Staff at the AQA exam board are to stage a 72-hour walkout over pay, which union leaders have warned could affect the delivery of thousands of GCSE and A-Level results.
Members of Unison who work for the board will walk out for three days, from July 29 to July 31, in protest over pay, the union said. They include around 180 of AQA’s 1,200 employees involved in the processing and distribution of results.
Many of the staff involved say they are struggling to make ends meet following successive below-inflation pay awards, Unison said. Staff were given an increase of 0.6 per cent last year, with three per cent offered this year – which the union has said is a real-terms pay cut.
AQA said that while all staff will receive a minimum three per cent increase in pay, the average pay increase will be 5.6 per cent, representing its biggest annual pay rise for at least two decades.
‘No other option’
Lizanne Devonport, a Unison official, said the workers had been left with “no other option” but to strike, adding: “Pay has been falling behind prices for years and three per cent isn’t a wage rise – with costs spiralling, it’s a pay cut. Things are so bad staff are fearful they will no longer be able to make ends meet.
“Workers only strike as a last resort. They’d rather be doing the jobs that they’re proud of. They don’t want to disrupt students and know how important exam results are to them.”
The AQA workers involved in the dispute work in England. Unison warned that the industrial action is “likely to escalate” unless AQA reopens talks.
The exam board insisted it had “robust plans in place” to make sure any strike action does not impact students getting their results on time. “It’s a shame that Unison is claiming otherwise, as this is wrong and only serves needlessly to alarm students and teachers,” a spokesman said.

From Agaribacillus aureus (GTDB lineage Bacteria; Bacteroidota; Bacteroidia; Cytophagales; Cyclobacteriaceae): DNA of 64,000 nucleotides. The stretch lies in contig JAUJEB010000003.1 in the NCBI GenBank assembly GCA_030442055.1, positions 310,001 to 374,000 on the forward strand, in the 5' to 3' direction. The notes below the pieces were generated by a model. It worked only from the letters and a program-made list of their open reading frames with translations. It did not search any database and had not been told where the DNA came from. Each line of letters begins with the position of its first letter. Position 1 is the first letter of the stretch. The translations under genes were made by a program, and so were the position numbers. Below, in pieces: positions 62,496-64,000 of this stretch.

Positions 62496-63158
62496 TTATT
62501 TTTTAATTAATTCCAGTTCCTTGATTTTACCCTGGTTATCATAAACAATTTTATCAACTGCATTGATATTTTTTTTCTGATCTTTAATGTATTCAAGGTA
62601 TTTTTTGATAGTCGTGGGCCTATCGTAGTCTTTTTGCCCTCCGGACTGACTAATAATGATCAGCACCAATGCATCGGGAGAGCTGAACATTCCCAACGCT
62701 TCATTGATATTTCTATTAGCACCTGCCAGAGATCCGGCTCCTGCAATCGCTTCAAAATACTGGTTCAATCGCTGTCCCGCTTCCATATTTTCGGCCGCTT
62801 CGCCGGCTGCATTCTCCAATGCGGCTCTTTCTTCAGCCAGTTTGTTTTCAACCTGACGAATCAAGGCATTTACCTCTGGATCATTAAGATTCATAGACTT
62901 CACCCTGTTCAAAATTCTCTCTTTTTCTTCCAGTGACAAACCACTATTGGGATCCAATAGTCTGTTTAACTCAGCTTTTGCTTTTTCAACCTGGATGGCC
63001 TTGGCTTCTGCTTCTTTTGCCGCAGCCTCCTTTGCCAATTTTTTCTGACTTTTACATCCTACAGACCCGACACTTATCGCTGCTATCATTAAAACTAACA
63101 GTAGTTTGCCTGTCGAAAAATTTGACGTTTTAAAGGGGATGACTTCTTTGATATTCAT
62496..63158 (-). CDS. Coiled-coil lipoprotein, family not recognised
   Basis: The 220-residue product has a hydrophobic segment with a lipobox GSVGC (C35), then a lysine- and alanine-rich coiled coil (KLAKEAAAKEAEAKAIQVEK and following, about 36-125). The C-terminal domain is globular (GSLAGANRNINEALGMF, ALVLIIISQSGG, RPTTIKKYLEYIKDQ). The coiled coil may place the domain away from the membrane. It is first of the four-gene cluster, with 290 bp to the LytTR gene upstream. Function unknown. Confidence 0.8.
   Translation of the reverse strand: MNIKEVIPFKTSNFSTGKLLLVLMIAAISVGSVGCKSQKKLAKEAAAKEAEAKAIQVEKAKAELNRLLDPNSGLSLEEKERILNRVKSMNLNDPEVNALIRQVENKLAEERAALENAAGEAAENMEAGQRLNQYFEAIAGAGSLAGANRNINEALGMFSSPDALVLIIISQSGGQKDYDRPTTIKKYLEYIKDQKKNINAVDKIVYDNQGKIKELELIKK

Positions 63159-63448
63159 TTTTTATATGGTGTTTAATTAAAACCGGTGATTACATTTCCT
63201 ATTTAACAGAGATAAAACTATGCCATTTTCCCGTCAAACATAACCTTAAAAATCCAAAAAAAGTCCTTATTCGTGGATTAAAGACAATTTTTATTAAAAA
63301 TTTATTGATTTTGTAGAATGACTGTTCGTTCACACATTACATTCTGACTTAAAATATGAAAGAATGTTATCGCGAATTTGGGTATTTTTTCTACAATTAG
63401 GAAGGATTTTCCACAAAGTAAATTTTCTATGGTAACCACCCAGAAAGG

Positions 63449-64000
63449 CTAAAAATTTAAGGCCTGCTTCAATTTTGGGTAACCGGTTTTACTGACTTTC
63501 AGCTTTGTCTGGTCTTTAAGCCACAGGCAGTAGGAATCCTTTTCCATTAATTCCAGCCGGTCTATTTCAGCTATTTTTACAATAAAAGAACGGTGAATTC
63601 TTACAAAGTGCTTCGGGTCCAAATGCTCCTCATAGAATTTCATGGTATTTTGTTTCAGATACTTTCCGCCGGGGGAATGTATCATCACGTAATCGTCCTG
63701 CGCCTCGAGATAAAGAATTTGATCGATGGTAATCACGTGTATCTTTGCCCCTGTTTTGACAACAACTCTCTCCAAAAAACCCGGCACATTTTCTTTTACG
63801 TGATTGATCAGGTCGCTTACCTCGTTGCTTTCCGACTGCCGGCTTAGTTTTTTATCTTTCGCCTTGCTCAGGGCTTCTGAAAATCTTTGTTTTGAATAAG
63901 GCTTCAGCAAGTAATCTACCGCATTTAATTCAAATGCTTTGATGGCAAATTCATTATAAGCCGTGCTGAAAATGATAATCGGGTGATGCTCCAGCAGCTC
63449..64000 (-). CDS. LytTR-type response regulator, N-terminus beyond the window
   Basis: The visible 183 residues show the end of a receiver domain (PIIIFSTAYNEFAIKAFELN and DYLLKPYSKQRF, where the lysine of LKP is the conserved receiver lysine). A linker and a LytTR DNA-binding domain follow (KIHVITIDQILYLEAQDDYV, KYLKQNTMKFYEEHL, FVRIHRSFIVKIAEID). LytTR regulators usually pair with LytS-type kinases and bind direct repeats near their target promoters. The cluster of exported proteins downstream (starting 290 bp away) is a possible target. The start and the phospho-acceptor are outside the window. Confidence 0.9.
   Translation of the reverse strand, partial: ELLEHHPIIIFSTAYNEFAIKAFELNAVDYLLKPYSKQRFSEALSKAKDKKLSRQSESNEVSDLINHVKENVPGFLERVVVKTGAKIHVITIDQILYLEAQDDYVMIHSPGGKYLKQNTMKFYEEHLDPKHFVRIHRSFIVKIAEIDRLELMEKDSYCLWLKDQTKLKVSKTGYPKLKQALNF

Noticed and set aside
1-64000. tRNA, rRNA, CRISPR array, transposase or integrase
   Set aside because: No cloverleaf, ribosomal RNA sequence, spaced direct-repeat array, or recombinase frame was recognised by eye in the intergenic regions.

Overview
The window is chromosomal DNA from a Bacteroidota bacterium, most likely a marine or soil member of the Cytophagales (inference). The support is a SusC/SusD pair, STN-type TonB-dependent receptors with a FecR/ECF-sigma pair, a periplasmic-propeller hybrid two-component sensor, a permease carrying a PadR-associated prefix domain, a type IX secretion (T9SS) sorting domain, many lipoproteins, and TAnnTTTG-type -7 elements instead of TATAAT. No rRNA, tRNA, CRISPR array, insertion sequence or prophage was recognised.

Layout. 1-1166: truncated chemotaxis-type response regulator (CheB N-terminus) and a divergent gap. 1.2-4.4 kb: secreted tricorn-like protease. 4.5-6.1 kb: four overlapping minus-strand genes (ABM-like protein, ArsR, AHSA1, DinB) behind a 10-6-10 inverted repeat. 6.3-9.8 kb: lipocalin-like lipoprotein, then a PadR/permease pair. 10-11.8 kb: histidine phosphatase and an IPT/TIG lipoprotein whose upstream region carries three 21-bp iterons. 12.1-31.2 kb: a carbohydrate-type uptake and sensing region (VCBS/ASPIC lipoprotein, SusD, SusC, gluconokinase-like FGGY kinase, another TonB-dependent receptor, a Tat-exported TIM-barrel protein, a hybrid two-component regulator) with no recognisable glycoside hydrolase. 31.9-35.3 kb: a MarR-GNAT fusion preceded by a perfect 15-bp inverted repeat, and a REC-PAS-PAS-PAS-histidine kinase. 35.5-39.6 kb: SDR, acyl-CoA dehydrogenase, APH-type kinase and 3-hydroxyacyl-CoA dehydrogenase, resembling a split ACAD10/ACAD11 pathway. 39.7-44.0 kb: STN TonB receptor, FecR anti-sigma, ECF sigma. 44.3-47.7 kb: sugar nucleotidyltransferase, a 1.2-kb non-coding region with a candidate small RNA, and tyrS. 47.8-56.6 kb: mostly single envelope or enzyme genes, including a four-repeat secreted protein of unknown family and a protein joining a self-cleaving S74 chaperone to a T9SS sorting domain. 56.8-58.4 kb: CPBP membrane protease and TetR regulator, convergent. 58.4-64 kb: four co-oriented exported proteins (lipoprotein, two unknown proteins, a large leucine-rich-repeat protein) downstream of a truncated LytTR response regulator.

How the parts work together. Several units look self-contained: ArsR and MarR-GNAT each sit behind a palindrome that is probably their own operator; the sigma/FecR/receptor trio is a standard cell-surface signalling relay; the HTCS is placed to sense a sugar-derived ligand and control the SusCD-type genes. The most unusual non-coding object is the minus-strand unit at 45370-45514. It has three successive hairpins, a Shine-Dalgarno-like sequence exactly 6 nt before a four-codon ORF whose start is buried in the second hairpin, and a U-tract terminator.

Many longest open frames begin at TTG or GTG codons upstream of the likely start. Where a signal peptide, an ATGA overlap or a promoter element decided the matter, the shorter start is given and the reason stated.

‘We don’t want to disadvantage candidates’
One AQA worker told Unison: “The wider public don’t necessarily get to see the work that goes on behind the scenes, but we delivered an exemplary service that was required even during the pandemic, and don’t think that is being fairly rewarded.
“We don’t want to disadvantage candidates. We value them and want them to succeed, but we have been trying to get a fair deal for months and have not been listened to.”
Another said: “The strike will hurt me financially but I’m willing to do that because this deal is so poor.”
An AQA spokesman said: “We’re giving our people a pay rise that’s affordable and higher than many organisations, so it’s disappointing that Unison has decided to take strike action. The vast majority of our staff don’t support a strike, as only around five per cent of our workforce and well under half of Unison’s own members voted for it.
“Indeed, nearly nine out of 10 of our staff have already opted in to our new pay framework and agreed to the pay rise, including many Unison members, so it’s hard to see what this strike is trying to achieve.”